...

Egypt's first post-Mubarak presidential polls kick off

Arab World Materials 23 May 2012 08:12 (UTC +04:00)
Millions of Egyptians will head to polling stations across the country Wednesday to cast their ballots in Egypt's first genuine multi-candidate presidential election, Ahram Online reported.
Egypt's first post-Mubarak presidential polls kick off

Millions of Egyptians will head to polling stations across the country Wednesday to cast their ballots in Egypt's first genuine multi-candidate presidential election, Ahram Online reported.

Voters have 11 candidates to choose from, with several frontrunners leading recent independent polls: Abdel-Moneim Abul Fotouh, a former Muslim Brotherhood leader and centrist Islamist candidate; Ahmed Shafiq, ousted president Hosni Mubarak's last prime minister; Amr Moussa, a former Mubarak-era foreign minister and one-time secretary-general of the Arab League; Hamdeen Sabbahi, a Nasserist candidate with a recent surge in support from revolution-allied figures; and Mohamed Mursi, the Muslim Brotherhood's candidate.

Wednesday's and Thursday's first round of presidential elections, however, will not transpire without certain deep-seated worries. Ambiguities weigh heavy ahead of these historic polls, namely the fact that the new president could begin his tenure in the absence of a constitution determining his responsibilities and powers.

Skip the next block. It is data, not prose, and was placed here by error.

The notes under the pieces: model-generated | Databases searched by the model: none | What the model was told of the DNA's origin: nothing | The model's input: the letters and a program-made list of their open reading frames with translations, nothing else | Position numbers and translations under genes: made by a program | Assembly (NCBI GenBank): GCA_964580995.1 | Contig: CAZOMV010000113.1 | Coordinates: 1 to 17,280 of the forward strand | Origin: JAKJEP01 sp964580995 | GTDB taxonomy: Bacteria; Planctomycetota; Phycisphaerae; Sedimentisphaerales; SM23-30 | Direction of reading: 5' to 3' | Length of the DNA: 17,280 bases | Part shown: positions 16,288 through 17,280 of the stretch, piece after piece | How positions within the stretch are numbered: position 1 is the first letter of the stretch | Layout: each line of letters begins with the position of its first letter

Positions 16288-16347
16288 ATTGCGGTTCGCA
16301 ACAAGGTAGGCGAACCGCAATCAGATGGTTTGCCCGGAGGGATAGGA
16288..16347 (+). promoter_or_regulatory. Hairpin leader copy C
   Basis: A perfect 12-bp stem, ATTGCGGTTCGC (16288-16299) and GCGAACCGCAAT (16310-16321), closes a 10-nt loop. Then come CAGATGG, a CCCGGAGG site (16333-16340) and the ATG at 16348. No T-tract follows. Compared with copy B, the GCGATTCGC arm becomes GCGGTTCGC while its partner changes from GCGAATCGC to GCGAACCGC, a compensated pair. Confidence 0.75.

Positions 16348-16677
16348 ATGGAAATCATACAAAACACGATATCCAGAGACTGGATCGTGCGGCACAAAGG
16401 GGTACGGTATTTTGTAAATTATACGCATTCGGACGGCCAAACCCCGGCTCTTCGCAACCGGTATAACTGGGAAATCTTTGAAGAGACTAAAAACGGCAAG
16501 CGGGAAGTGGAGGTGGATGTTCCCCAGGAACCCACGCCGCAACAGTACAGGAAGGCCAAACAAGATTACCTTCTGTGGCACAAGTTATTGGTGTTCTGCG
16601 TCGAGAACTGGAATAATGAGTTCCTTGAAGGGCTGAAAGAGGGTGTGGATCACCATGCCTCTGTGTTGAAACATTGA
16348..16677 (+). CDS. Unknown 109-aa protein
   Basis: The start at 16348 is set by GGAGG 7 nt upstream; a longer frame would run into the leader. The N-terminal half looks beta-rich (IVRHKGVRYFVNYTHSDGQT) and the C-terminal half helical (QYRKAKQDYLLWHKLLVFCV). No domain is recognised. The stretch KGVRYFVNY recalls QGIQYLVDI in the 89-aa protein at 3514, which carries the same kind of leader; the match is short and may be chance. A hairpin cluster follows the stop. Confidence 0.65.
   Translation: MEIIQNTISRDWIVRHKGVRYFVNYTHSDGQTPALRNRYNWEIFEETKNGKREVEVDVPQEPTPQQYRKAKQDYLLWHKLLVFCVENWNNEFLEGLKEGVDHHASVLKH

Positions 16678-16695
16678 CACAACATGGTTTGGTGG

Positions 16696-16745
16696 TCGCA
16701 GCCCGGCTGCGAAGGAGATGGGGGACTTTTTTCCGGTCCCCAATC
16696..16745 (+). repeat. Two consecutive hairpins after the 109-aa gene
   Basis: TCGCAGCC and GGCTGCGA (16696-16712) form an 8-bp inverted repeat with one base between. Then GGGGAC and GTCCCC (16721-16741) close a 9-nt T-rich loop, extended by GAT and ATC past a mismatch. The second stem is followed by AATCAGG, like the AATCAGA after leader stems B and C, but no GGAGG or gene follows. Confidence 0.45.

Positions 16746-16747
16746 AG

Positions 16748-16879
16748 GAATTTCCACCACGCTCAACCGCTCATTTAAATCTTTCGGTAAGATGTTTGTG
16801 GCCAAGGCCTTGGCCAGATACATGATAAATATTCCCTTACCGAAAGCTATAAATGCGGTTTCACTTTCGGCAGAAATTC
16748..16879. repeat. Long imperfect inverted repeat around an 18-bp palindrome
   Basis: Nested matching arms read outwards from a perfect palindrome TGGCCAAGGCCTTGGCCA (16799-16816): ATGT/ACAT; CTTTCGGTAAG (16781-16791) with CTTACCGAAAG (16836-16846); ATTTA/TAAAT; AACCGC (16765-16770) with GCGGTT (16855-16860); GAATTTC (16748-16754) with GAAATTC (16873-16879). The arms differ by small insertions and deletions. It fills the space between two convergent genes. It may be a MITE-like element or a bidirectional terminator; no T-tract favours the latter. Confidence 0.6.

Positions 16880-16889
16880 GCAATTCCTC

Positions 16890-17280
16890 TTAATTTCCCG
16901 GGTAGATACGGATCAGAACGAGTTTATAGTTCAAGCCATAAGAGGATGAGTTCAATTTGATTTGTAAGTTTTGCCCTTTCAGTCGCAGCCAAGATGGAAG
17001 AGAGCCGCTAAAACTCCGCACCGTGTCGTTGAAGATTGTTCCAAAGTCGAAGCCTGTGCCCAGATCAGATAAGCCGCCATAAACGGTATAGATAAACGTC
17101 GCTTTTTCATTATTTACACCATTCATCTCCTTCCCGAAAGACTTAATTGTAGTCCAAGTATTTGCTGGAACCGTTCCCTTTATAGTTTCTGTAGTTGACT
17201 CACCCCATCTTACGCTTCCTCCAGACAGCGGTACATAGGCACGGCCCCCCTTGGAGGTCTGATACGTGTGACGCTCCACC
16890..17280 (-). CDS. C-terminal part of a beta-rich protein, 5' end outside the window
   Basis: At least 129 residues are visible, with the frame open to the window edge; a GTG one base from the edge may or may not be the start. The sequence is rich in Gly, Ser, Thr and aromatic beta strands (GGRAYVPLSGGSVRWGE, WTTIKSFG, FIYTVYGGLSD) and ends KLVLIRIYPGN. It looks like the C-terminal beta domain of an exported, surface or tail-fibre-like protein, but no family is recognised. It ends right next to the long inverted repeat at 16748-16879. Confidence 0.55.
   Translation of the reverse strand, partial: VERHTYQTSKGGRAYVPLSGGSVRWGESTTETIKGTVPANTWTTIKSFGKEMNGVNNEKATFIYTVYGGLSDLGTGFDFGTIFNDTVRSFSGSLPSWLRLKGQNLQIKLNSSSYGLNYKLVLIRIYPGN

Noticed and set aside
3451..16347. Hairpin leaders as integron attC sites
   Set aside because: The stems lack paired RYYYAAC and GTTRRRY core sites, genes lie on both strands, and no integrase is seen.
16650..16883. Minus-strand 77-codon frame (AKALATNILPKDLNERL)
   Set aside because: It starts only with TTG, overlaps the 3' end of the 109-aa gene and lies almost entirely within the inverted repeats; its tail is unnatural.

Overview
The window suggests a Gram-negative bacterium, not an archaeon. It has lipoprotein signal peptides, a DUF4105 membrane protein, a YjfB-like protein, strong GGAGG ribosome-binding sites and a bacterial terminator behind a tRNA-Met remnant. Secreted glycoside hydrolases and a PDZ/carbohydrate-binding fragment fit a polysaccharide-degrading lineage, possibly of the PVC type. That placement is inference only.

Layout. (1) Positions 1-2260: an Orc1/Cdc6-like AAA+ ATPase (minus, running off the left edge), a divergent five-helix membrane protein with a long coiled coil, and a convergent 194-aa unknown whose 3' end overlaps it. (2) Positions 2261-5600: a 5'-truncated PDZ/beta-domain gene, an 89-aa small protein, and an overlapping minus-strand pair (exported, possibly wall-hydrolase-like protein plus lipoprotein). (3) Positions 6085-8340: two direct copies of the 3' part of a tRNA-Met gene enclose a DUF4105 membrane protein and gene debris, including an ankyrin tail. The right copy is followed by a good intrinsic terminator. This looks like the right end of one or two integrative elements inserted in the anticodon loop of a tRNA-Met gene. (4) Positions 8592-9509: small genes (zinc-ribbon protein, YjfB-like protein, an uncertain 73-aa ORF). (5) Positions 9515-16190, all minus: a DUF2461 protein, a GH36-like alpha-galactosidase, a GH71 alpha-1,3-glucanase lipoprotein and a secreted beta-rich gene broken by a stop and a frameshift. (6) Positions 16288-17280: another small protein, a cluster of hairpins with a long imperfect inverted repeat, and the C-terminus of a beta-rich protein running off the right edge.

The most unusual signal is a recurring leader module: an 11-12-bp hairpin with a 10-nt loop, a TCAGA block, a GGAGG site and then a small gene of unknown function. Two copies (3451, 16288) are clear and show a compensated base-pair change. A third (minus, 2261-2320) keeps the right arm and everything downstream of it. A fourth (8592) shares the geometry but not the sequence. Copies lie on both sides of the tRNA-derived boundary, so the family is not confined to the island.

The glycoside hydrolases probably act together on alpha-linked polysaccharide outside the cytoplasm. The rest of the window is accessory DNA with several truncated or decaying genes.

By most accounts, 30-40 million (60-75 per cent of eligible voters) are expected to head to the polls on Wednesday out of a total of 53 million eligible voters.

The last time Egyptians went to the polls in September 2005 to vote, in what authorities sold as "multi-candidate presidential elections," the now-defunct National Democratic Party secured 87 per cent of the vote (6.3 million votes), thereby extending Mubarak's reign.

In November and December of 2011, more than 30 million Egyptians (60 per cent of eligible voters) participated in the country's first post-uprising parliamentary election, which handed Egypt's Islamist forces - repressed for decades under the former regime - a deciding majority.

Tags:
Latest

Latest